It should be noted, by the way, that Crowley and Hubbard never met or corresponded, and Crowley's correspondence refers to Hubbard as a "lout" who was playing "the ordinary confidence trick" on Parsons. Calling Crowley "my very good friend" was just another of Hubbard's lies.


"Is auditing a cure for cancer?

Many people have had tremendous spiritual and physical improvements from auditing. But auditing is not, nor does it claim to be a cure for cancer, or a cure of any illness."


* Hubbard claimed auditing to be the cure for a great many illnesses, including cancer. This was well-established in the 1965 Report of the Board of Enquiry into Scientology by Kevin Victor Anderson, Q.C., also known as The Anderson Report. Chapter 19 quotes Hubbard himself in A History of Man: "Cancer has been eradicated by auditing out conception and mitosis". It could not be clearer than that.

* Auditing is still being claimed as a cure for illness. The CoS, after all, is still publishing on the dianetics.org website the following claims by Hubbard:

"[The reactive mind] can give a man arthritis, bursitis, asthma, allergies, sinusitis, coronary trouble, high blood pressure and so on, down the whole catalog of psychosomatic [sic] ills, adding a few more which were never specifically classified as psychosomatic, such as the common cold. And it is the only thing in the human being which can produce these effects. ... Discharge the content of this mind’s bank [i.e., through auditing] and the arthritis vanishes, myopia gets better, heart illness decreases, asthma disappears, stomachs function properly and the whole catalog of ills goes away and stays away."

No one who was actually trying to provide fact-based, impartial information about Scientology would make a ludicrous claim such as "auditing is not, nor does it claim to be ... a cure of any illness."


"Does Scientology have a drill called TR-L that teaches people how to lie?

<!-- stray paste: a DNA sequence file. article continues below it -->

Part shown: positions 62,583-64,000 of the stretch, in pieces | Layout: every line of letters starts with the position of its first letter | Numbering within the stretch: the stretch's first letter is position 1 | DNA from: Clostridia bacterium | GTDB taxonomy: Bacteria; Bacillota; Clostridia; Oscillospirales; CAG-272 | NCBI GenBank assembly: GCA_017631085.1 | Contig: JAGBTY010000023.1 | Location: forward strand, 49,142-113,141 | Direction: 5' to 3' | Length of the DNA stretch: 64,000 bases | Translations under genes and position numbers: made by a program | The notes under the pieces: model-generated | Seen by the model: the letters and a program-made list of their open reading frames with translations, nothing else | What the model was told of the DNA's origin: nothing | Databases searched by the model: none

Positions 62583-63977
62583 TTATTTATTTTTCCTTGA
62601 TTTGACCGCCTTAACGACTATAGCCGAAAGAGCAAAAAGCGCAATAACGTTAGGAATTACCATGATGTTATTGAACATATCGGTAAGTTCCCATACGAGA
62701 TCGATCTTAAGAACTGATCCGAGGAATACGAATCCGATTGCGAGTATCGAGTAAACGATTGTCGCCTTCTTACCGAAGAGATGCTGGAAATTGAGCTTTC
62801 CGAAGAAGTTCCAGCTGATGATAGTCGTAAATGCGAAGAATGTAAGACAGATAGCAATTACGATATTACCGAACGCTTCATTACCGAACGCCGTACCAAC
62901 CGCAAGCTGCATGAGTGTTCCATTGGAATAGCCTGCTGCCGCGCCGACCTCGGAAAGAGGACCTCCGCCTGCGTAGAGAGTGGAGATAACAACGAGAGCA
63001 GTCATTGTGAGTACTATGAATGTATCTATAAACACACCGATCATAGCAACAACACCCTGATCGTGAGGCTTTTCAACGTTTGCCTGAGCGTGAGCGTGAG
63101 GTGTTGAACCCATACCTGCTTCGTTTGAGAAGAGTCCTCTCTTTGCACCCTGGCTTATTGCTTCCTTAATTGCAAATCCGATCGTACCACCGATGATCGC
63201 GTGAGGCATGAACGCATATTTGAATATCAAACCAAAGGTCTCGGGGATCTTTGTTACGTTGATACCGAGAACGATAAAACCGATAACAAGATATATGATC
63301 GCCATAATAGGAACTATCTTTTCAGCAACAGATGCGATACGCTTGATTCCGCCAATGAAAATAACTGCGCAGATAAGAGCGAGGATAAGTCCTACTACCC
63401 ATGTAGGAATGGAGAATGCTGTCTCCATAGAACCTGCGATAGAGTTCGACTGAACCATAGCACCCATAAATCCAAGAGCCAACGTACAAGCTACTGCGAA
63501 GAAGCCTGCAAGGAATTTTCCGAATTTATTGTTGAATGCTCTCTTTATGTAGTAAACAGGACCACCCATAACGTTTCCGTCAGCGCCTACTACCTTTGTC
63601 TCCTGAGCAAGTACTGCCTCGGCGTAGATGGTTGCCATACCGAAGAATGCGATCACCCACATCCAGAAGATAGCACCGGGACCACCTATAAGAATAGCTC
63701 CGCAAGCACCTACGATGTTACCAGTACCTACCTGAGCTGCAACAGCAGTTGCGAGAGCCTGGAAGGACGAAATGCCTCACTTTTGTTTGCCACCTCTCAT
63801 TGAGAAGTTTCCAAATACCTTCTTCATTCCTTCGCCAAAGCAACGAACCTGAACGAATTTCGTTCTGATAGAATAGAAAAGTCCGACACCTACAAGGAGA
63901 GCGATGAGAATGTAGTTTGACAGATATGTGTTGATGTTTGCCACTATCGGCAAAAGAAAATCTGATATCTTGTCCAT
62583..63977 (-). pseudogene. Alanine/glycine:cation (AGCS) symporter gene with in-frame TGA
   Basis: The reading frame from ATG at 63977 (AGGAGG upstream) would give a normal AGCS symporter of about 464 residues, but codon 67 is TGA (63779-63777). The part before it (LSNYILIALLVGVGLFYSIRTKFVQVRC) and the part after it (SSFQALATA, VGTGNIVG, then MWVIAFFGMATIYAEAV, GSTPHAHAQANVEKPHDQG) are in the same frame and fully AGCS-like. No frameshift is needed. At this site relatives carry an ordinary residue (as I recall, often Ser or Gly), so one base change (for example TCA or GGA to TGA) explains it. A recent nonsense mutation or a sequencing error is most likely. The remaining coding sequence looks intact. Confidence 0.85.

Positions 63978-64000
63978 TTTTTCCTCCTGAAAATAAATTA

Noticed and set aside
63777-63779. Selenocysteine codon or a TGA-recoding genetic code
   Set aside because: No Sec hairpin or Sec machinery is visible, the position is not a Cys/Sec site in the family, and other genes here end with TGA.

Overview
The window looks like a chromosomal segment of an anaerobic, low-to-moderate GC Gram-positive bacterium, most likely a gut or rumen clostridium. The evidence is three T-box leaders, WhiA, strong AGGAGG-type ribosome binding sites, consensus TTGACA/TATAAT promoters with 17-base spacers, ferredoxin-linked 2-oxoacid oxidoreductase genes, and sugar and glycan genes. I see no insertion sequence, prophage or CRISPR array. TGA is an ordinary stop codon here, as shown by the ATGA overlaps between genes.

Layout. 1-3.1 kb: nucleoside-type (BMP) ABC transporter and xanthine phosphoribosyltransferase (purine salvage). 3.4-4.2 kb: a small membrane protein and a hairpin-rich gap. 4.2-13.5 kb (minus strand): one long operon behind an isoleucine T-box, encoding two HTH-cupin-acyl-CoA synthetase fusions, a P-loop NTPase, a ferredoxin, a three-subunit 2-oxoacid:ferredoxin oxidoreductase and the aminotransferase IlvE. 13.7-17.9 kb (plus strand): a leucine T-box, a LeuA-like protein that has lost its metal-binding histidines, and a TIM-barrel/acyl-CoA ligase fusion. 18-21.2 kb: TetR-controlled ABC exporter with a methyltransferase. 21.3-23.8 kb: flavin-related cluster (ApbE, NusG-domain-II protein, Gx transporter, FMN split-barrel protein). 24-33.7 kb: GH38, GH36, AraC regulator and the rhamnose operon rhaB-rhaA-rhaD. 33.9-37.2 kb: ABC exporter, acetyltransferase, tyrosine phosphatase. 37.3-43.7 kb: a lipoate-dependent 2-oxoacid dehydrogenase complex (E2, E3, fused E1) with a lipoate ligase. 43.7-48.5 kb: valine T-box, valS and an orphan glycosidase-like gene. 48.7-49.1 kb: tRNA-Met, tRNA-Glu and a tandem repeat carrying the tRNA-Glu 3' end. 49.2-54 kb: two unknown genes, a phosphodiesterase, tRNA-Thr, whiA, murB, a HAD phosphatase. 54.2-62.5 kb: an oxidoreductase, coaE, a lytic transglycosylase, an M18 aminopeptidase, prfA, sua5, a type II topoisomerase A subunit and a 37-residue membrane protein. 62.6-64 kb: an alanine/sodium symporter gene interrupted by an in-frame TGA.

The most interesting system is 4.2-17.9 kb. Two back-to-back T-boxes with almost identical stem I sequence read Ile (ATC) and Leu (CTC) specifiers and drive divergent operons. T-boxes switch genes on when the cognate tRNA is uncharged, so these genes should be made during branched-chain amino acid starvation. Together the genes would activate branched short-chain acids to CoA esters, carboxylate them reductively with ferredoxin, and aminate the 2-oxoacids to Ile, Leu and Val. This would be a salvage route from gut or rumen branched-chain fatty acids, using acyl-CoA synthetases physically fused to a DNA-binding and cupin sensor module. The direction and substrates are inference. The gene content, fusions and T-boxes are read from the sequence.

No. Scientology tries to help people live better and more honest lives, not the opposite."


* Scientology does indeed have a training routine, or "TR", whose purpose is "To train the student to outflow false data effectively." This document was entered into the court record by High Court Justice Latey in a 1984 custody trial.

* Not only does Scientology have a drill called "TR-L" which teaches the student "how to outflow false data effectively", the Church of Scientology itself has brought this to the attention of the courts, when it has been advantageous. When former Scientologists were to testify to a Canadian court in 1992 about their roles in Scientology's illegal government infiltration plan "Operation Snow White", Scientology's defense lawyer said that their testimony could not be trusted as they had taken special training in how to lie.

* Note that the false answer given to this question does not even attempt to discuss the facts of the matter, but instead tries to substitute an "answer by aspiration": an "answer" that would only be an actual answer if everyone in the world were 100% faithful to their external declarations and 100% faithful to their internal resolutions. If the question was "Have Roman Catholic priests ever sexually molested children?" it would of course be contrary to fact to respond "No." It would be not just false, but perhaps indicative of an intent to deceive, to respond "No, the Roman Catholic Church forbids its priests to have sexual contact, and molesting children would be especially sinful" -- an attempt is being made to answer the question "Should" someone have done this thing?" instead of the question asked, which was "Did this entity do this thing?" There is one thing this answer is definitely not: it is not the "impartial answer" that Scientology shill Justin claimed scientologymyths.info would provide.

1hundredwords said...

The debate is turning into an exercise in pedantry. Who are the more creepy and obsessed The Scientologists or The Anonymous? :-)

AF said...

1hundredwords --

Scientology maintains a belief that 2.5% of the world's population are what they call "Suppressive Persons". Scientologists believe that these "SPs" are irreparably, irredeemably evil and should be "disposed of quietly and without sorrow". And also according to Scientology, saying anything against Scientology, or choosing to leave Scientology, or even not receiving any benefit from Scientology, are signs that someone is an SP.